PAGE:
Equations of motion in a free fall with friction

In summary: Free fall means no external forces except gravity are acting, so that the only acceleration is ##g##. In the presence of friction, the object is not in free fall.
  • #1
Homework Statement
A point mass ##m## is dropped from a hight ##z##. Its motion is subject to gravity force and a friction force ##F_f=-\lambda \dot{z}##.
Write the equations of motion for this system.
Relevant Equations
$$F_f=-\lambda \dot{z}$$
I'm stack at the very beginning. If I use Newton's second law to find acceleration and integrate until I find the position, I must face

$$v(t) = \int_0^t g-\frac{\lambda v}{m} dt'=gt-\frac{\lambda }{m} \int_0^t\frac{\partial z}{\partial t}dt$$

But this last term feels pretty weird. I don't know how to interpret it, even though

$$\frac{\partial z}{\partial t}dt = dz$$

If I extract velocity from friction, we get

$$v(t)=\frac{m}{\lambda}(g-a(t))$$

which once again defines a function by its derivative. Should I be solving a differential equation?

In any case, I face two possible ways and I wonder which one, if any, is the correct one. Thank you in advance for the help.
 
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  • #2
The simple answer is that yes, this is about solving differential equations. Have you studied these?

Your last equation could better be written:

##\ddot{z} = g - \frac{\lambda}{m}\dot{z}##

Note: this is, by definition, the "equation of motion" for the system.

In the first part of your post you effectively integrated this, using the initial conditions, to get:

##\dot{z} = gt - \frac \lambda m z##

Note that your "weird" integral was just the integral of a derivative, which is given by the fundamental theorem of calculus. Note that the derivative should be an ordinary time derivative, not a partial derivative.
 
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  • #3
Yes you are called to solve a first order linear differential equation here. The first step is to gather the unknown function and all its derivatives to the same side of the equation and write the equation as $$\dot v+\frac{\lambda}{m}v=g$$.
Now we notice that if we multiply the equation by the factor ##e^{\frac{\lambda}{m}t}## then the LHS becomes the derivative of the product ##e^{\frac{\lambda}{m}t}v(t)## so we ll have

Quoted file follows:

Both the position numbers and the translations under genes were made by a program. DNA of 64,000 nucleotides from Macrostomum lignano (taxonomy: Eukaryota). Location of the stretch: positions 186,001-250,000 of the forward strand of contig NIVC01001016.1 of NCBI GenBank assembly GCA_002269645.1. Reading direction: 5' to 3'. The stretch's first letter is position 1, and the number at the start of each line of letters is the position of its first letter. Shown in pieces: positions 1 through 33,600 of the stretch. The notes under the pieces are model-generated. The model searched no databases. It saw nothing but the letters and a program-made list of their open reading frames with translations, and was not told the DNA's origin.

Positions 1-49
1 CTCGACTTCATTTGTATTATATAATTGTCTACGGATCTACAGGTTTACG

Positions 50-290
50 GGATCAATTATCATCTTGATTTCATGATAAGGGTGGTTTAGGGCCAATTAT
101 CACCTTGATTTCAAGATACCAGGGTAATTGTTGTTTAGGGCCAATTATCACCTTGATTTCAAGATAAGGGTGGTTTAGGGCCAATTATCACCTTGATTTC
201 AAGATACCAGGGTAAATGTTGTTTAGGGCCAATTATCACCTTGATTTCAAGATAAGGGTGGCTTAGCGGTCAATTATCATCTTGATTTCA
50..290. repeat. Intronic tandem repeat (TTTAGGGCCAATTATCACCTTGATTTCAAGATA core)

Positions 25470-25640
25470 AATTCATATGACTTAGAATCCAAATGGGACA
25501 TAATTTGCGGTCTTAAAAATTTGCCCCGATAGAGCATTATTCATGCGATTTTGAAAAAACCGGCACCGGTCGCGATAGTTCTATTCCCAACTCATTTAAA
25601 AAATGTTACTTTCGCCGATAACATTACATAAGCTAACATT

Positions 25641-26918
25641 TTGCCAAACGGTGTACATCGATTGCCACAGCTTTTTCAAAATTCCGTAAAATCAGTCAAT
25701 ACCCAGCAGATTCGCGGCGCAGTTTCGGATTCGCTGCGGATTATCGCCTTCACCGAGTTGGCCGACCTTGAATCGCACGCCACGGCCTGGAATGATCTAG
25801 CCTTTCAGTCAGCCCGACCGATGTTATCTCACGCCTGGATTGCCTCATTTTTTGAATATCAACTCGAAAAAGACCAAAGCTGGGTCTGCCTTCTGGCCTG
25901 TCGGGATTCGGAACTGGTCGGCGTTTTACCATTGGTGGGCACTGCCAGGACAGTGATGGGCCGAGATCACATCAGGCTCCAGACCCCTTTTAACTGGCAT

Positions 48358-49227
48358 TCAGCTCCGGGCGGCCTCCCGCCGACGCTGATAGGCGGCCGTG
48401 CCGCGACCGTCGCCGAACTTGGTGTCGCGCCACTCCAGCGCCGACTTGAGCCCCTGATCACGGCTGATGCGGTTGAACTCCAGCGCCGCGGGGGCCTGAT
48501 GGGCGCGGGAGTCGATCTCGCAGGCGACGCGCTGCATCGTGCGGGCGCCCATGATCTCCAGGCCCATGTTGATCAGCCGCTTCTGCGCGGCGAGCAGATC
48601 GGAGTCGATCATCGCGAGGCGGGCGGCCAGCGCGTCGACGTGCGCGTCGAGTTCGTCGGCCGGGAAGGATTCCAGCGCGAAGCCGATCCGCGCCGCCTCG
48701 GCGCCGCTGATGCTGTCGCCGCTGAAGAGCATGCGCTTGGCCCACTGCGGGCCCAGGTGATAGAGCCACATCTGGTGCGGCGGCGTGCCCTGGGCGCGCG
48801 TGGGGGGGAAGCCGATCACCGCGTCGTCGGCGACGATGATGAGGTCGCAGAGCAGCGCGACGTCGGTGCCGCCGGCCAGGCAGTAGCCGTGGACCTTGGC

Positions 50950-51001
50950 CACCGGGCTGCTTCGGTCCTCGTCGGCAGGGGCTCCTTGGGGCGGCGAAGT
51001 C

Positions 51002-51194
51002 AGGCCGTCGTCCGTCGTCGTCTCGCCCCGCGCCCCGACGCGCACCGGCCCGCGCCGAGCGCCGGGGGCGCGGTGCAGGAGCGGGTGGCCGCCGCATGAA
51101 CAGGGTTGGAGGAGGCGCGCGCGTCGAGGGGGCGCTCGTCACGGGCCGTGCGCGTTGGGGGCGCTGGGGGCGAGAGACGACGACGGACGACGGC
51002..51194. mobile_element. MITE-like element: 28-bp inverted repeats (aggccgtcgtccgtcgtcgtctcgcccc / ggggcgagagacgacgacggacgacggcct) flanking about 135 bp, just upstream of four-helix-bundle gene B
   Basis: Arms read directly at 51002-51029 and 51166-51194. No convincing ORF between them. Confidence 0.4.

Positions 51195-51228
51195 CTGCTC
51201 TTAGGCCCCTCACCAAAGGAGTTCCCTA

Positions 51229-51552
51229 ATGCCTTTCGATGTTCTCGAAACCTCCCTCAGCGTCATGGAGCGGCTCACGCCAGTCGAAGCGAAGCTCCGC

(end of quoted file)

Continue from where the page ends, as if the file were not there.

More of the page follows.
$$(e^{\frac{\lambda}{m}t}v(t))'=ge^{\frac{\lambda}{m}t}$$
and from this last equation you can integrate both sides and after some algebraic manipulation you can solve for the unknown function ##v(t)##.
 
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  • #4
Apart from what has already been said, just a bit of terminology: If there is friction, the object is not in free fall.
 
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1. What is an equation of motion in free fall with friction?

An equation of motion in free fall with friction is a mathematical representation of the motion of an object that is falling due to gravity and experiencing frictional forces. It takes into account the acceleration, velocity, and displacement of the object as it moves.

2. How is the equation of motion in free fall with friction different from the equation of motion in free fall without friction?

The equation of motion in free fall with friction includes an additional term for the force of friction, which opposes the motion of the object. This results in a decrease in the acceleration and velocity of the object compared to free fall without friction.

3. What factors affect the motion of an object in free fall with friction?

The motion of an object in free fall with friction can be affected by the mass of the object, the force of gravity, the coefficient of friction, and the surface area of contact between the object and the surface it is falling on.

4. How can the equation of motion in free fall with friction be used to predict the motion of an object?

By plugging in values for the initial conditions (such as initial velocity and displacement) and the relevant factors affecting the motion, the equation of motion in free fall with friction can be used to calculate the position, velocity, and acceleration of the object at any given time during its fall.

5. Can the equation of motion in free fall with friction be used for all types of objects and surfaces?

No, the equation of motion in free fall with friction is specifically designed for objects falling on a flat, horizontal surface with a constant coefficient of friction. It may not accurately predict the motion of objects falling on inclined surfaces or objects with significantly different shapes or surface areas.

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